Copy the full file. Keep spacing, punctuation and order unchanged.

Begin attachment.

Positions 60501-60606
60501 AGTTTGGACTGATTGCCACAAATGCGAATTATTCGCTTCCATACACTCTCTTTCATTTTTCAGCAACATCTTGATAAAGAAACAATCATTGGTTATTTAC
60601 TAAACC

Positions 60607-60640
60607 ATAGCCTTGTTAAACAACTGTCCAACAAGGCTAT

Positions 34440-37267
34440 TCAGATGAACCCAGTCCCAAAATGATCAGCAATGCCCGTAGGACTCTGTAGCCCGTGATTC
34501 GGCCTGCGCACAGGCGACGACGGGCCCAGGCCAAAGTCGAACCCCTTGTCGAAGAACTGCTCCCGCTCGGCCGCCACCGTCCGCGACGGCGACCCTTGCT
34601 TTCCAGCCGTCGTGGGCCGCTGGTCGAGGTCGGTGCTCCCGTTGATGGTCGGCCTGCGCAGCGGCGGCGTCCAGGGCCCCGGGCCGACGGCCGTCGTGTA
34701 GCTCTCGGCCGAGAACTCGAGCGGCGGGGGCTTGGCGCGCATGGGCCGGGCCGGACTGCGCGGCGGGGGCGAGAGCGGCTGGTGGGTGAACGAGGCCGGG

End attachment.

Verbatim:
Positions 60501-60606
60501 AGTTTGGACTGATTGCCACAAATGCGAATTATTCGCTTCCATACACTCTCTTTCATTTTTCAGCAACATCTTGATAAAGAAACAATCATTGGTTATTTAC
60601 TAAACC

Positions 60607-60640
60607 ATAGCCTTGTTAAACAACTGTCCAACAAGGCTAT

Positions 34440-37267
34440 TCAGATGAACCCAGTCCCAAAATGATCAGCAATGCCCGTAGGACTCTGTAGCCCGTGATTC
34501 GGCCTGCGCACAGGCGACGACGGGCCCAGGCCAAAGTCGAACCCCTTGTCGAAGAACTGCTCCCGCTCGGCCGCCACCGTCCGCGACGGCGACCCTTGCT
34601 TTCCAGCCGTCGTGGGCCGCTGGTCGAGGTCGGTGCTCCCGTTGATGGTCGGCCTGCGCAGCGGCGGCGTCCAGGGCCCCGGGCCGACGGCCGTCGTGTA
34701 GCTCTCGGCCGAGAACTCGAGCGGCGGGGGCTTGGCGCGCATGGGCCGGGCCGGACTGCGCGGCGGGGGCGAGAGCGGCTGGTGGGTGAACGAGGCCGGG